Published on January 21st, 2015 | by Peter Young4
Toilet Leaks and Efficiency: Facts, Figures, and Fix How Tos
How much money is getting flushed down your toilet? Learn about the most common types of toilet leaks and how to fix them.
With record droughts plaguing many regions of the world, using our freshwater resources efficiently is becoming increasingly important. Toilet efficiency has improved substantially in recent years, but is it better to fix a leak or to buy a new toilet? How would you know if your toilet is leaking or where the toilet leak is? What about dual-flush toilet converters?
Water Efficiency Facts and Figures
Let’s start with some facts and figures. Did you know that according to the Environmental Protection Agency (EPA) roughly 30% of the water used throughout your home is actually used just to flush your toilet? I know, it’s not a glamorous statistic, but when you take a step back and factor into the equation that every time you flush your toilet it adds to your monthly water bill, it’s enough to make you stop and think.
Just how much money are you (literally and figuratively) flushing down your toilet? The answer might be more than you’d care to know, and to make matters worse, if you have a leaky or inefficient toilet it could be costing you even more.
Before 1992 many of the toilets that were manufactured and installed in homes throughout the U.S. were using anywhere from 3.5 to 5 gallons of water per flush (GPF)! Now, when you compare those older toilets to modern ones (many of which use only 1.28 GPF) there are significant savings to be had.
With EPA Watersense toilets, the efficiency gets even better, with higher pressure flushes yielding full evacuations with even less water. Over the life time of your toilet, you and your family could save over $2,000 by swapping out your old toilet for one that’s more efficient.
Finding Toilet Leaks
Not everyone can run out and pay to have a new toilet installed, but one thing you can do is ensure that the toilet you’re using is running as efficiently as possible. For many toilets, this means eliminating leaks. The three most common types of toilet leaks are in the flapper, the water supply line, and the wax ring under the toilet.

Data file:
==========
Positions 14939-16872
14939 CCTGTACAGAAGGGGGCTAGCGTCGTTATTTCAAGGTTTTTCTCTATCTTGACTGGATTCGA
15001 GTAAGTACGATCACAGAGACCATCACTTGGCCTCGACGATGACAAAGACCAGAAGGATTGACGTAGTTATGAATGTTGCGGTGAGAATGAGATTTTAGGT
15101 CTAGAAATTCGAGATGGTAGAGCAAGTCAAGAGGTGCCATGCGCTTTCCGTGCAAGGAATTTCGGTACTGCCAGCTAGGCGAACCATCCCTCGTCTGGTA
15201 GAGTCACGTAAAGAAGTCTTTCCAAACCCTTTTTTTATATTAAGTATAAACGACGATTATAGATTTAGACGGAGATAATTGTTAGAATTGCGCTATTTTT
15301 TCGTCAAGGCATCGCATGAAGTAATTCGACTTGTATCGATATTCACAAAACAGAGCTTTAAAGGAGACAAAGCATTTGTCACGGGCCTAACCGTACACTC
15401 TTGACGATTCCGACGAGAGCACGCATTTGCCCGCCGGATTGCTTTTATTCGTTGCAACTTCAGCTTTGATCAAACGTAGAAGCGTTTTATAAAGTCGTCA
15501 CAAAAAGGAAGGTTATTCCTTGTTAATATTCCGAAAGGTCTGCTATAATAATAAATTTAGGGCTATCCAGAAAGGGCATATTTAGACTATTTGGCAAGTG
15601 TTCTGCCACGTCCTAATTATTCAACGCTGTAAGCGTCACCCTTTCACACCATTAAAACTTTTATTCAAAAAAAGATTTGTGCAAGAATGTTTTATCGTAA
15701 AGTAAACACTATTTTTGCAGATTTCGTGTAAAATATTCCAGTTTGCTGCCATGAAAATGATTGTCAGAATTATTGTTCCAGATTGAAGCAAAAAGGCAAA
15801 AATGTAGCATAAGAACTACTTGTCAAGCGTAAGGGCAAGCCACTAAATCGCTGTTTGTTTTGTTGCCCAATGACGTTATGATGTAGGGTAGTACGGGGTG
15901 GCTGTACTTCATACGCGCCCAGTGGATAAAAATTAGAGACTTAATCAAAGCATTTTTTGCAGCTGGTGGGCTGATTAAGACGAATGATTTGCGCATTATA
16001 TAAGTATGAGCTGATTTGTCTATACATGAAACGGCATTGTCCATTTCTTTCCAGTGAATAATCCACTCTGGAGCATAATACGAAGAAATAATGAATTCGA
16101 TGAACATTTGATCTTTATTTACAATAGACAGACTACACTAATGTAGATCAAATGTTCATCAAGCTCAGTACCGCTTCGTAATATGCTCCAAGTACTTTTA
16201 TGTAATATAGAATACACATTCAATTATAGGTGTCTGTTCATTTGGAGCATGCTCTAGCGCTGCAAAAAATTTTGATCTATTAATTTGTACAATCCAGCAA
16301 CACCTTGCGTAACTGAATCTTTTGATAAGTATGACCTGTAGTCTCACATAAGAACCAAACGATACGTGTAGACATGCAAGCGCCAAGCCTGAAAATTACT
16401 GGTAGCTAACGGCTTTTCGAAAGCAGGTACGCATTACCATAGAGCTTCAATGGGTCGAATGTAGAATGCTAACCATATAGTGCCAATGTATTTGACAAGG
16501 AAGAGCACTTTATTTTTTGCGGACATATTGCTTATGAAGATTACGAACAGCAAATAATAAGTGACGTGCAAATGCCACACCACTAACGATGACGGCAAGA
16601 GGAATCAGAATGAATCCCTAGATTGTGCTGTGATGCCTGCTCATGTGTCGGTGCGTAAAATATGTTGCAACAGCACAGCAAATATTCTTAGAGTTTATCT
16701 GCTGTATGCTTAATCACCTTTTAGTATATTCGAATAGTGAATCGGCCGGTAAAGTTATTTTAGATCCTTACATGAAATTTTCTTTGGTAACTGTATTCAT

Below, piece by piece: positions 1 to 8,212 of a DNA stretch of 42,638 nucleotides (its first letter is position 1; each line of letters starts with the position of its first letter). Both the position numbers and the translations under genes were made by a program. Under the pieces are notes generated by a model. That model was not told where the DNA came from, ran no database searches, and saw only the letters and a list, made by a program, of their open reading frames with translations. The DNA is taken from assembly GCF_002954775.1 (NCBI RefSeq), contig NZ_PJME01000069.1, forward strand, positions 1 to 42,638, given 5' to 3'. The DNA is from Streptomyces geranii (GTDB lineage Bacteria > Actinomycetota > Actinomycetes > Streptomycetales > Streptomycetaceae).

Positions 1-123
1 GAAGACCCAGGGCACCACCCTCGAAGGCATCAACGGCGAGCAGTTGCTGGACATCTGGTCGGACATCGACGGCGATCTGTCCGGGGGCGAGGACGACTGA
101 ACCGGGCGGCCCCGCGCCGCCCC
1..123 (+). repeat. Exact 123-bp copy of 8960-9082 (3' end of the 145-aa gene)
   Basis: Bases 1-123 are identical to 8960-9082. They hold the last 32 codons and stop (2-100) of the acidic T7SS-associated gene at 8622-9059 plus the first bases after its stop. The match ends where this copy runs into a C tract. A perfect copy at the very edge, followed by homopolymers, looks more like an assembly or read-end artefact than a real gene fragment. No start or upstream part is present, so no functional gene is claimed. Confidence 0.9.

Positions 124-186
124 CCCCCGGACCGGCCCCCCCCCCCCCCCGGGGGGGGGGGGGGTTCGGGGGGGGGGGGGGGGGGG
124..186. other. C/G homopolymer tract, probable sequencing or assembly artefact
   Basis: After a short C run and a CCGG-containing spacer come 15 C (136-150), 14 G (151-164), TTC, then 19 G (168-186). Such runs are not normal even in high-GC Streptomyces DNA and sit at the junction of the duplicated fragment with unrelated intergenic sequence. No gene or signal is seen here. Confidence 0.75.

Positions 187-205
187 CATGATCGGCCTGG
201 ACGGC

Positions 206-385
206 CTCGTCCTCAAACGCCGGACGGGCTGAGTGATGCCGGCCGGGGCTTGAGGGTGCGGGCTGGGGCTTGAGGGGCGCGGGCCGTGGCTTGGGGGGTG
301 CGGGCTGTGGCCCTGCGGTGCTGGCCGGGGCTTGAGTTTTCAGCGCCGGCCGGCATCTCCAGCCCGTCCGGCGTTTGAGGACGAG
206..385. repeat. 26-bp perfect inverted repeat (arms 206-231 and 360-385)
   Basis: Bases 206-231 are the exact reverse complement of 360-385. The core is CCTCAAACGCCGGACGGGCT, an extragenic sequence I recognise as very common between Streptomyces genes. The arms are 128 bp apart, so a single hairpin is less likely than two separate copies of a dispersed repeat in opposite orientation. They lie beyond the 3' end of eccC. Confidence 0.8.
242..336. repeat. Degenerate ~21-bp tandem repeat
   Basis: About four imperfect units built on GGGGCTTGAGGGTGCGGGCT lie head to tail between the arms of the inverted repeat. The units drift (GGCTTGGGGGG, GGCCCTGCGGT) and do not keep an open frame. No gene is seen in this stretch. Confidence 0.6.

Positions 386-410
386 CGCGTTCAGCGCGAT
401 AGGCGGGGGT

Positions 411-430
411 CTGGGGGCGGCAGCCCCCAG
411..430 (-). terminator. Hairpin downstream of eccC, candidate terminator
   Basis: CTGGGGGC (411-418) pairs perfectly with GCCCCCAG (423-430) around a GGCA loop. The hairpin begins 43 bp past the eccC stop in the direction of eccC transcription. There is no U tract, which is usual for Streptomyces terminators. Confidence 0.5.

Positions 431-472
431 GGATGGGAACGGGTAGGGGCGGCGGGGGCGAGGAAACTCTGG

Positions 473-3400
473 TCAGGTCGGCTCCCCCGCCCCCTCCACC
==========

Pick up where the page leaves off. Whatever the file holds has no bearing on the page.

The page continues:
For each type of leak, the first way to try to identify where the leak is coming from is to do a visual inspection. Often, you’ll see evidence of water leaks. This could be consistent staining, mold growing, or actual wet conditions around the supply line or bottom of the toilet.
If you see consistent moisture at the bottom of the toilet, you may have a bad wax ring. If you don’t see any visual signs, you can take a small piece of toilet paper and wipe down the areas that might be prone to leaking. You’ll see moisture show up on the paper much more easily than with the naked eye.
If you don’t spot any leaks this way, but you hear consistent trickling or even intermittent trickling in the back of the tank, odds are your flapper might need replacing.
3 Most Common Toilet Leaks + Repair Resources
Here are the three most common toilet leaks, with links to other Green Living Ideas articles on how to fix them.
While these types of leaks might be common, they are also easy to fix. Just follow the link for each type of toilet leak to learn how to diagnose and fix the leak yourself!
Conserve More Water with Dual Flush Toilet Converters
There are a variety of kits available to convert your conventional toilet to a dual flush toilet.
The technology is not new. In fact it’s been around for decades. The early kits were just downright awful, though, so the industry took a while to take off (people definitely still have a negative connotation of these devices).
I really like the TapNFlush dual flush toilet converter, and have installed three of these in the last two apartments I’ve lived in. Check out that link for a review of the product, with videos on installation and all. Each time you use it, you can dial it in to exactly the amount of water you want to use. This makes the TapNFlush awesome for families which might have people of different sizes and, um, eating capacities.
Toilet photo via Shutterstock